# Truth Table Precedence: Evaluating Implication Rules

• MHB
• lyd123
In summary, the question is about the precedence of the logical connective "implies" ($\implies$) in a truth table. The answer is that it has precedence from right to left, meaning that in a formula like (P$\implies$(Q $\implies$ R)), the subformula (Q $\implies$ R) is evaluated first and then the entire formula is evaluated. This is different from the formula (P$\implies$Q) $\implies$ R, where the subformula (P$\implies$Q) is evaluated first and then the entire formula is evaluated. The turnstile symbol ($\vdash$) does not have a logical connective itself and is equivalent to the formula A
lyd123
Hello!
The question is attached.

I know that " $\implies$ " (implies) has precedence from right to left. But because " l- " appears after
P$\implies ($Q $\implies$ R ), in my truth table do I evaluate:(P$\implies ($Q $\implies$ R ) ) $\implies$ ((P$\implies$Q ) $\implies$ R ) )
or

P$\implies ($Q $\implies$ R ) $\implies$ (P$\implies$Q ) $\implies$ R )

Thank you for any help. :)

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• 2018-12-22 (2).png
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The turnstile separates formulas but is not a logical connective itself. Therefore $$\displaystyle A\vdash B$$ is equivalent to the fact that $$\displaystyle A\to B$$ is a tautology. This formula has $A$ and $B$ as subformulas joined by $\to$, but it cannot have a subformula that consists of a strict subformula of $A$ and $B$, for example. So it's wrong to consider $P\to(Q\to R)\to(P\to Q)\to R$, which is $P\to((Q\to R)\to((P\to Q)\to R))$ because it has a subformula $(Q\to R)\to((P\to Q)\to R)$, which consists of a part of $A$ and the whole $B$.

lyd123 said:
I know that " $\implies$ " (implies) has precedence from right to left.
I also like this convention, but I've seen textbooks that consider $\to$ to be left-associative, so one has to be careful.

I think I understand now.. so I should use (P⟹(Q ⟹ R ) ) ⟹ ((P⟹Q ) ⟹ R ) ),
which would give me the attached truth table.
View attachment 8719

So it is not a tautology. Is this correct?

#### Attachments

• 2018-12-22 (3).png
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Yes, it is correct. The converse implication is a tautology. This follows from the fact that $P\to Q\to R$ is equivalent to $PQ\to R$ (I omitted conjunction) and $PQ$ implies $P\to Q$.

There is a typo in column R, second last row.

Just a quick question from a novice.

Do $$\displaystyle \implies$$ and $$\displaystyle \rightarrow$$ mean the same thing? I note that the OP and Evgeny.Makarov are using two different symbols.

-Dan

topsquark said:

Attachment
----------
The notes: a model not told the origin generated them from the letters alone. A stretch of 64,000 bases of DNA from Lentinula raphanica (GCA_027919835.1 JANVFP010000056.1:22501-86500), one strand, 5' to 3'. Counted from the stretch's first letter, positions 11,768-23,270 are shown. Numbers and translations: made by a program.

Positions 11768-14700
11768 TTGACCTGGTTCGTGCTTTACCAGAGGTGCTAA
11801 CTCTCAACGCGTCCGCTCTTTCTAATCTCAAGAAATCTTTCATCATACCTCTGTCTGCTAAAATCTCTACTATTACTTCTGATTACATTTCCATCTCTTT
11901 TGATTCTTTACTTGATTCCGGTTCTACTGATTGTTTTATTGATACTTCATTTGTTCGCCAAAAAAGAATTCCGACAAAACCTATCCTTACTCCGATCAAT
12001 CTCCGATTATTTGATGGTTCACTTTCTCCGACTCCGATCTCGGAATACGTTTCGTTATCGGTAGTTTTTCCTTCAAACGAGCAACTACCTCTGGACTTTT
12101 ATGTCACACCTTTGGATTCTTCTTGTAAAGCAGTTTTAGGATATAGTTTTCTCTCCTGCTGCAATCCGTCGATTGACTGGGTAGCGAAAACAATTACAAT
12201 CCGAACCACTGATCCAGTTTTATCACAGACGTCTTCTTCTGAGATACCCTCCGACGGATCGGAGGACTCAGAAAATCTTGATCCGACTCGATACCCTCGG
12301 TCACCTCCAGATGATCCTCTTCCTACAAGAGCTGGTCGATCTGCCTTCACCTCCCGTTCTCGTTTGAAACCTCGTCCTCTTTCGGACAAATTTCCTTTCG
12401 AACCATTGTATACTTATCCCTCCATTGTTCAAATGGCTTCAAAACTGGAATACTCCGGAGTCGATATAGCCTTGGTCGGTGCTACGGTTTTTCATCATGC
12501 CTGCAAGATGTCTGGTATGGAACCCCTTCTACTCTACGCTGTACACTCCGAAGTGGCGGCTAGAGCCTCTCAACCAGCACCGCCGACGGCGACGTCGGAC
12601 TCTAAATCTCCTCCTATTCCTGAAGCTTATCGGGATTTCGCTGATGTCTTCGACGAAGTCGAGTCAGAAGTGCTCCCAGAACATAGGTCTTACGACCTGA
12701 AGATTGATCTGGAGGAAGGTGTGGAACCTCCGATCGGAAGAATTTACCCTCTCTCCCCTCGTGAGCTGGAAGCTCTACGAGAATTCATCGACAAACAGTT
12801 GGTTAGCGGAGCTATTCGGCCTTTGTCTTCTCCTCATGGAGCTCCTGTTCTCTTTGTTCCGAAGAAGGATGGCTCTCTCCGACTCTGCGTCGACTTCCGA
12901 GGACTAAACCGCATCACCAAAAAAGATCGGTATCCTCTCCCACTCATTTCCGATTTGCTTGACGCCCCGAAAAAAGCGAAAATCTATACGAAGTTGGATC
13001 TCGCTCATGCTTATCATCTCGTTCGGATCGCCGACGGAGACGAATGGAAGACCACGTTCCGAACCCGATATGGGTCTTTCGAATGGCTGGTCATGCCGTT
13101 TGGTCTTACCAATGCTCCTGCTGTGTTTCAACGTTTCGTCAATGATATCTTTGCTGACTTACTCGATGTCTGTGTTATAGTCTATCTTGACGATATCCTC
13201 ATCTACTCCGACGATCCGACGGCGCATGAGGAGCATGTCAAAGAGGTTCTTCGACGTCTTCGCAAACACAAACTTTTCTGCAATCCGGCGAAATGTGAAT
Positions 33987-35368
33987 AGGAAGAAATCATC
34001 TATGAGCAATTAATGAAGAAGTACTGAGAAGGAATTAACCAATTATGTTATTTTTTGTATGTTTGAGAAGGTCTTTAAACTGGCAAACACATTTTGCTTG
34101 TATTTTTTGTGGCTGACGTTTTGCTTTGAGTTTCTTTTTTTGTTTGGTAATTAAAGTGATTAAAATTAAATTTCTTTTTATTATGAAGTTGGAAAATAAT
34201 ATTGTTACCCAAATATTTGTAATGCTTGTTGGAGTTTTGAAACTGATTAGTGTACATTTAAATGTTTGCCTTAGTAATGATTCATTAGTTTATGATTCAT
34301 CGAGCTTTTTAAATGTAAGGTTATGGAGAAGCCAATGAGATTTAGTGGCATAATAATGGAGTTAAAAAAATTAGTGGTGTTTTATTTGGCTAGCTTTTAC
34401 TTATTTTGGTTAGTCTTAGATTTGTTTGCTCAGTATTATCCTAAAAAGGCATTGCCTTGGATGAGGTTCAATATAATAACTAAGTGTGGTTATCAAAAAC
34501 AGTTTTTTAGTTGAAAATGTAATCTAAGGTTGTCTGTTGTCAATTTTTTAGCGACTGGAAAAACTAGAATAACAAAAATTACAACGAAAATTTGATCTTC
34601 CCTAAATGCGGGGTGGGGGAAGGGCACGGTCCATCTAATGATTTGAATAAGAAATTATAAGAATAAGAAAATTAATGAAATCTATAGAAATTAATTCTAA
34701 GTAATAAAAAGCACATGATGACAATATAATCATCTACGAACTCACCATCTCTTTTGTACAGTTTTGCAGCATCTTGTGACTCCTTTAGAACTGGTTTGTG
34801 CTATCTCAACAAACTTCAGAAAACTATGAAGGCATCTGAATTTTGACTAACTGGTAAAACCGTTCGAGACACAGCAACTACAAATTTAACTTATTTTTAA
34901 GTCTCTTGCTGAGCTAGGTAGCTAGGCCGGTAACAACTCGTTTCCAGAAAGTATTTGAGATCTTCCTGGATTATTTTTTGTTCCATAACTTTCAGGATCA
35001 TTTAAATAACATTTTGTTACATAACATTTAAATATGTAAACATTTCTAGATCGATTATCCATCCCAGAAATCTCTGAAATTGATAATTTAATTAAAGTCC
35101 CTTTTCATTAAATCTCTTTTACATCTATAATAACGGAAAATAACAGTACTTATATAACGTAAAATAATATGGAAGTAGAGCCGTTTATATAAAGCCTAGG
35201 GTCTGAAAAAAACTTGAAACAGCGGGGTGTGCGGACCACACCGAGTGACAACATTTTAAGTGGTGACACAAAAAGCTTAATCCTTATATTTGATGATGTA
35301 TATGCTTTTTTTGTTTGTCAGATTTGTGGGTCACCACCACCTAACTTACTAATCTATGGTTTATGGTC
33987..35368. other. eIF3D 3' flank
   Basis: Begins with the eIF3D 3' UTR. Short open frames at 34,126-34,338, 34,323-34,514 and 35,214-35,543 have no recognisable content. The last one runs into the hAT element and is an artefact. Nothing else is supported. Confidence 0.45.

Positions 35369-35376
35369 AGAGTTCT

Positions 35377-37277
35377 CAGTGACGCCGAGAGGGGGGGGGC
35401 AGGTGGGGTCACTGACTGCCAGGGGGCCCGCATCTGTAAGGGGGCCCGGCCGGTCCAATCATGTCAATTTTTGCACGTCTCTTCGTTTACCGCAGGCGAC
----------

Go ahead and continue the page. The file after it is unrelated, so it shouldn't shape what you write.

Do $$\displaystyle \implies$$ and $$\displaystyle \rightarrow$$ mean the same thing? I note that the OP and Evgeny.Makarov are using two different symbols.
This completely depends on the textbook or other source. Implication can be denoted by $\rightarrow$, $\to$ and $\supset$, and in addition arrows can be short of long. Some authors use different notations for metalevel (a contraction for "if... then..." in English) and object level (a part of the formal language we study) implications. I used a single arrow because it occurs in the attached image in post #1, which I assume comes from the instructor, and because it is shorter in LaTeX ([m]\to[/m] vs [m]\Rightarrow[/m] or [m]\Longrightarrow[/m]).

## 1. What is a truth table and how is it used to evaluate implication rules?

A truth table is a mathematical tool used to determine the truth values of a compound statement based on the truth values of its components. In the context of evaluating implication rules, a truth table is used to determine the validity of a conditional statement by analyzing the truth values of the statements that make up the conditional.

## 2. What is the order of precedence for evaluating implication rules?

The order of precedence for evaluating implication rules follows the acronym PEMDAS: parentheses, exponents, multiplication and division, addition and subtraction. In other words, parentheses must be evaluated first, followed by any exponents, then multiplication and division, and finally addition and subtraction.

## 3. How do I know which operation to perform first when evaluating implication rules?

When evaluating implication rules, it is important to follow the order of precedence (PEMDAS) and evaluate the operations from left to right. This means that any operations within parentheses should be evaluated first, followed by any exponents, then multiplication and division from left to right, and finally addition and subtraction from left to right.

## 4. Can the order of operations be changed when evaluating implication rules?

No, the order of operations cannot be changed when evaluating implication rules. Following the correct order of precedence (PEMDAS) is necessary in order to accurately evaluate the truth values of a conditional statement and determine its validity.

## 5. How can I check if my evaluation of an implication rule is correct?

To check if your evaluation of an implication rule is correct, you can use a truth table to compare the truth values of the individual statements to the truth value of the entire conditional statement. If the truth values match, your evaluation is correct. It is also important to double check your order of operations to ensure that you followed the correct order of precedence (PEMDAS).

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